Chestnut Street between 5th and 6th
Philadelphia's most visited site and America's most recognized icon, the Liberty Bell is a symbol of freedom throughout the world. Though silenced by a crack in 1846, its prophetic biblical inscription will forever ring: "Proclaim liberty throughout all the land unto all the inhabitants thereof."
Market Street between 5th and 6th
This branch of the public library system of Philadelphia serves a diverse community with a variety of special programs and collections, including Chinese language materials and gay and lesbian literature.
18 S. 7th Street
Explore the region's maritime heritage with family-oriented exhibits, magnificent ship models and over 14,000 artifacts and art. Climb aboard Admiral Dewey's 1892 cruiser OLYMPIA, tour the WW II submarine BECUNA, both National Historic Landmarks, and search for treasures in the nautical gift shop.
The Lights of Liberty Show, sponsored by Peco Energy, is a sound and light spectacular! Grab a 3-D headset and join in the dramatic struggle for Independence. See original artwork projected on America's most historic buildings. Hear voices of "patriots" (Walter Cronkite, Whoopi Goldberg and others) and music of the Philadelphia Orchestra.
PECO Energy Liberty Center,
Opening July 4, 2003, on Philadelphia's Independence Mall, this museum is dedicated to honoring and explaining the U.S. Constitution.
The Bourse, Suite 560
A museum dedicated to combating violence and bigotry by celebrating our heritage of freedom. America's new "home for heroes" includes more than 90 original paintings, bronzes, and glass sculptures that represent the fragile nature of liberty, including a 20-foot "Flame of Liberty" by world-renowned artist Dale Chihuly.
Presenting programs and experiences that preserve, explore and celebrate the history of Jews in America.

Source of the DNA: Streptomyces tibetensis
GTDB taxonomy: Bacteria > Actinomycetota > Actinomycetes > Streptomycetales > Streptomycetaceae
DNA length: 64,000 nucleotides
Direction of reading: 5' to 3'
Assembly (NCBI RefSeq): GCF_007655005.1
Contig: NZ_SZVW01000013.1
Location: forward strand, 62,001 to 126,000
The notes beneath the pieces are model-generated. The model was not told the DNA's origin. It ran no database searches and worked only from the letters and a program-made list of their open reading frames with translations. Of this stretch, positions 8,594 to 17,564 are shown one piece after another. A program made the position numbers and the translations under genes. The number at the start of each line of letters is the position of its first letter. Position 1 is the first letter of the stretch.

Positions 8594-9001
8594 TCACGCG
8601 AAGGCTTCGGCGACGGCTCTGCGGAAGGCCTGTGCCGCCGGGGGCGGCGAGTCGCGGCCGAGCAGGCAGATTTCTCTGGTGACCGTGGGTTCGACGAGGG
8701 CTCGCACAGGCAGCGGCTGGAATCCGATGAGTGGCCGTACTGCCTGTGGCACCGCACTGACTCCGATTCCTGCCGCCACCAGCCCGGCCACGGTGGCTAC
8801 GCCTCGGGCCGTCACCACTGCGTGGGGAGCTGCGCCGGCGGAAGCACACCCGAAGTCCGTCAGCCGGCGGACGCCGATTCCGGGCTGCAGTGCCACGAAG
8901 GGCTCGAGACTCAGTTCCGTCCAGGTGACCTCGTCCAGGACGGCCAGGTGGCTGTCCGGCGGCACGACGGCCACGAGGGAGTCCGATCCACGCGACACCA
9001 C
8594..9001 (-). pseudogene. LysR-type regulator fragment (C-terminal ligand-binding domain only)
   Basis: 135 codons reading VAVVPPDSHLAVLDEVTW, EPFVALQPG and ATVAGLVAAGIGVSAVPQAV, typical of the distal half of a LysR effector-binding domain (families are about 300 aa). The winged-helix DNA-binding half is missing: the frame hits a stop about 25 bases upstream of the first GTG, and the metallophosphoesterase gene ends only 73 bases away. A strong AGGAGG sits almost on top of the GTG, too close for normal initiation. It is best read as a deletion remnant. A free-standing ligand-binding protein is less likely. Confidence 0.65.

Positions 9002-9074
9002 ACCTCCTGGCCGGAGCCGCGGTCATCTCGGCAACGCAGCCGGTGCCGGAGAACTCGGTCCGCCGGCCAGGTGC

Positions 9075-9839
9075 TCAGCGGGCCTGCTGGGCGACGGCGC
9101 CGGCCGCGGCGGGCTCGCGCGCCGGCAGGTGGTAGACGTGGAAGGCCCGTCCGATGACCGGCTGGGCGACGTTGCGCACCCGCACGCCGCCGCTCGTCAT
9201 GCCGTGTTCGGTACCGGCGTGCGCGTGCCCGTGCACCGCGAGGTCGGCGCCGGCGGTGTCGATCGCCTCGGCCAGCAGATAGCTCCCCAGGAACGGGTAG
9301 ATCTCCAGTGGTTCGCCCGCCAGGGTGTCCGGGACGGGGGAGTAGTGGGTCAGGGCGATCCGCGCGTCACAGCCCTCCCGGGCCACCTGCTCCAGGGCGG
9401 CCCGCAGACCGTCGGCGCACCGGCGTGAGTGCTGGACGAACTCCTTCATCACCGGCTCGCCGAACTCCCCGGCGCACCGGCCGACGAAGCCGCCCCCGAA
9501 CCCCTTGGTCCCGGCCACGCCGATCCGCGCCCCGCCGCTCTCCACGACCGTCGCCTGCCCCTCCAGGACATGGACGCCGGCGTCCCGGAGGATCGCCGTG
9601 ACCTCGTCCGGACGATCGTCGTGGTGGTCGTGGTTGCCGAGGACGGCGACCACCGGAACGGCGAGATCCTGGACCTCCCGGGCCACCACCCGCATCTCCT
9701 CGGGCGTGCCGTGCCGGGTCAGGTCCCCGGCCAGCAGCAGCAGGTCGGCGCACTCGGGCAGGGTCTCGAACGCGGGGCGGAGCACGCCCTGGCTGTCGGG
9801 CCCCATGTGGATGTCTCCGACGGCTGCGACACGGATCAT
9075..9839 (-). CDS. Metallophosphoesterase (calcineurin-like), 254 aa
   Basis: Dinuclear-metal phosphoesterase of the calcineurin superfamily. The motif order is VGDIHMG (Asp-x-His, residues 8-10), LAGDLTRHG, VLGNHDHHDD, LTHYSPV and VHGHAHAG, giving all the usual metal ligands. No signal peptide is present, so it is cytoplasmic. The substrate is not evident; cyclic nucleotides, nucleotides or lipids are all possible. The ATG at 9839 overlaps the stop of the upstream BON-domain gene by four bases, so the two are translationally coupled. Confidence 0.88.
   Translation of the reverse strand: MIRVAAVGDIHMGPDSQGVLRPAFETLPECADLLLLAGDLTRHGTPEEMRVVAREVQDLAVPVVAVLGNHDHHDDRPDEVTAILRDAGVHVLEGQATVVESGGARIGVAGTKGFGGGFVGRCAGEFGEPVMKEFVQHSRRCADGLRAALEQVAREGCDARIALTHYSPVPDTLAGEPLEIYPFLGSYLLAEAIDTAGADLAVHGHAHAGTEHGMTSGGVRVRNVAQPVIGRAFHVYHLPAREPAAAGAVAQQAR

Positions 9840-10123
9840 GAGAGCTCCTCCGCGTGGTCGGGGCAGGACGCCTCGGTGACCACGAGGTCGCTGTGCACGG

The nation's first hospital, founded in 1751 by Benjamin Franklin and Dr. Thomas Bond, is now one of America's foremost medical centers. The hospital contains the oldest exisitng surgical amphitheater, the first medical library, the History of Nursing Museum and many historical paintings, antiques, artifacts, memorabilia and gardens.
800 Spruce Street
Dr. Philip Syng Physick, known as the "Father of American Surgery" acquired this elegant, free-standing Federal mansion in 1815 and it remained his residence until 1837. Now a restored house museum with beautiful grounds, owned and managed by the Philadelphia Society for the Preservation of Landmarks, it features Dr. Physick's original medical instruments.
321 S. 4th Street
The museum features displays on Polish history and culture. Paintings of Great Men and Women of Poland, a pictorial display of "Poland at Arms," with WW II photographs from 1939-1944.
One of the finest examples of the grand Georgian house anywhere in America. This was the home of Samuel Powel, the last colonial Mayor in Philadelphia. Mayor Powel and his wife, Elizabeth, entertained anyone who was anyone at the time of the American Revolution. Museum and garden owned and managed by the Philadelphia Society for the Preservation of Landmarks.
244 S. 3rd Street
This elegant Georgian style building, with changing exhibits and a large portrait collection, houses the nation's oldest denominational historical archives and library. Materials documenting the history of the Presbyterian Church and the Reformed tradition in America are available for research purposes.
425 Lombard Street